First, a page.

Researchers at USC have found that a class of pharmaceuticals can both prevent and treat Alzheimer’s Disease in mice.
The drugs, known as “TSPO ligands,” are currently used for certain types of neuroimaging.
A drug developed by scientists at the Salk Institute for Biological Studies, known as J147, reverses memory deficits and slows Alzheimer’s disease in aged mice following short-term treatment. The findings, published May 14 in the journal Alzheimer’s Research and Therapy, may pave the way to a new treatment for Alzheimer’s disease in humans.
A key type of human brain cell developed in the laboratory grows seamlessly when transplanted into the brains of mice, UC San Francisco researchers have discovered, raising hope that these cells might one day be used to treat people with Parkinson’s disease, epilepsy, and possibly even Alzheimer’s disease, as well as and complications of spinal cord injury such as chronic pain and spasticity.
Australian scientists are much closer to developing a screening test for the early detection of Alzheimer’s disease.
They identified blood-based biological markers that are associated with the build up of a toxic protein in the brain which occurs years before symptoms appear and irreversible brain damage has occurred.
The mystery of exactly how consumption of extra virgin olive oil helps reduce the risk of Alzheimer’s disease (AD) may lie in one component of olive oil that helps shuttle the abnormal AD proteins out of the brain, scientists are reporting in a new study. It appears in the journal ACS Chemical Neuroscience.
A shortage of a protein called TDP-43 caused muscle wasting and stunted nerve cells. This finding supports the idea that malfunction of this protein plays a decisive role in ALS and FTD. The study is published in the “Proceedings of the National Academy of Sciences of the USA” (PNAS).
Administration of the active compound tetrahydroxystilbene glucoside (TSG) derived from the Chinese herbal medicine Polygonum multiflorum Thunb, reversed both overexpression of ?-synuclein, a small protein found in the brain, and its accumulation using a mouse model of Alzheimer’s disease. These results, which may shed light on the neuropathology of AD and open up new avenues of treatment, are available in the current issue of Restorative Neurology and Neuroscience.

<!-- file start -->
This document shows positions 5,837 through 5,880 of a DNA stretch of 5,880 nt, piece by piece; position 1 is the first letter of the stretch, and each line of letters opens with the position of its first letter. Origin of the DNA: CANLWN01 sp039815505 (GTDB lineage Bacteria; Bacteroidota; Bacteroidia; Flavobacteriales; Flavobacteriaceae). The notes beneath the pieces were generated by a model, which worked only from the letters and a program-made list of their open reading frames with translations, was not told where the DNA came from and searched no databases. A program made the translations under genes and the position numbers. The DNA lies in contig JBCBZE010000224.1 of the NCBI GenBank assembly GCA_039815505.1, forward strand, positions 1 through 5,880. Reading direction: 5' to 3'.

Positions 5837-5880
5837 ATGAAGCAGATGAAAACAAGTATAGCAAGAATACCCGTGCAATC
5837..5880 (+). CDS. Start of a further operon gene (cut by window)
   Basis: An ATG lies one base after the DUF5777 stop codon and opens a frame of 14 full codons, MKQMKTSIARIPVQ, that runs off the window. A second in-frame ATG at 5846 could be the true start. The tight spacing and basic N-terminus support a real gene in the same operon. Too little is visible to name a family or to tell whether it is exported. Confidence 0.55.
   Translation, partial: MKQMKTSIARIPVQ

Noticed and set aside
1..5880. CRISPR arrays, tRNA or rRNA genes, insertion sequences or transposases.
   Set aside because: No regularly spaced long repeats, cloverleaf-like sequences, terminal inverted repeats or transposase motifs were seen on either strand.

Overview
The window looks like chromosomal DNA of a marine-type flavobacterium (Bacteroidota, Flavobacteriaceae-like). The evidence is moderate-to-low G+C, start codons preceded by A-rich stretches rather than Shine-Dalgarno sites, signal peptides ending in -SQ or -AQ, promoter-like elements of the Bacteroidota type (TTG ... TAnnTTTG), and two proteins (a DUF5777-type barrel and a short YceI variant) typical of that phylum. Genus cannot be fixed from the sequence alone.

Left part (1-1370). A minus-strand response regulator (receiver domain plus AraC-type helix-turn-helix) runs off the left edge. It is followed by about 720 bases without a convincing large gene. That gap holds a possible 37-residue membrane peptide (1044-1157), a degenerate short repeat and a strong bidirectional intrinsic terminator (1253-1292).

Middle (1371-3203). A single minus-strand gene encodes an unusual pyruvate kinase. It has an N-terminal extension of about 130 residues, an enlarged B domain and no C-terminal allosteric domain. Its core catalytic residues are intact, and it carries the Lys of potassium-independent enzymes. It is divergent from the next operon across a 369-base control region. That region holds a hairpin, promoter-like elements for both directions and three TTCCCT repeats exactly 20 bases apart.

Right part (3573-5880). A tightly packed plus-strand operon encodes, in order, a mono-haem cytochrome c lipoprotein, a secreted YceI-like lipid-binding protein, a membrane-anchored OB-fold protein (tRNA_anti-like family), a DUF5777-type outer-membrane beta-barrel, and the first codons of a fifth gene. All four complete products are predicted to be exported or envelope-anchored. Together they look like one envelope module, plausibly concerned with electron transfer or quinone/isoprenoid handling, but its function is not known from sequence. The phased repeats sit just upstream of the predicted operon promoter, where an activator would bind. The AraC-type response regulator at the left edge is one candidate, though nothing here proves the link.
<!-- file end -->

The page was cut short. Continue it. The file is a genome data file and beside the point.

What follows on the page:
A team of academic researchers has pinpointed how vitamin D3 and omega-3 fatty acids may enhance the immune system’s ability to clear the brain of amyloid plaques, one of the hallmarks of Alzheimer’s disease.
The treatment of central nervous system (CNS) diseases can be particularly challenging because many of the therapeutic agents such as recombinant proteins and gene medicines are not easily transported across the blood-brain barrier (BBB). Focused ultrasound can be used to “open the door” of the blood brain barrier. However, finding a way to “prop the door open” to allow therapeutics to reach diseased tissue without damaging normal brain tissue is the focus of a new study by a team of researchers at the Institute of Biomedical Engineering at National Taiwan University presenting at the 57th Annual Meeting of the Biophysical Society (BPS), held Feb. 2-6, 2013, in Philadelphia, Pa.
During a five-hour surgery last October at The Ohio State University Wexner Medical Center, Kathy Sanford became the first Alzheimer’s patient in the United States to have a pacemaker implanted in her brain.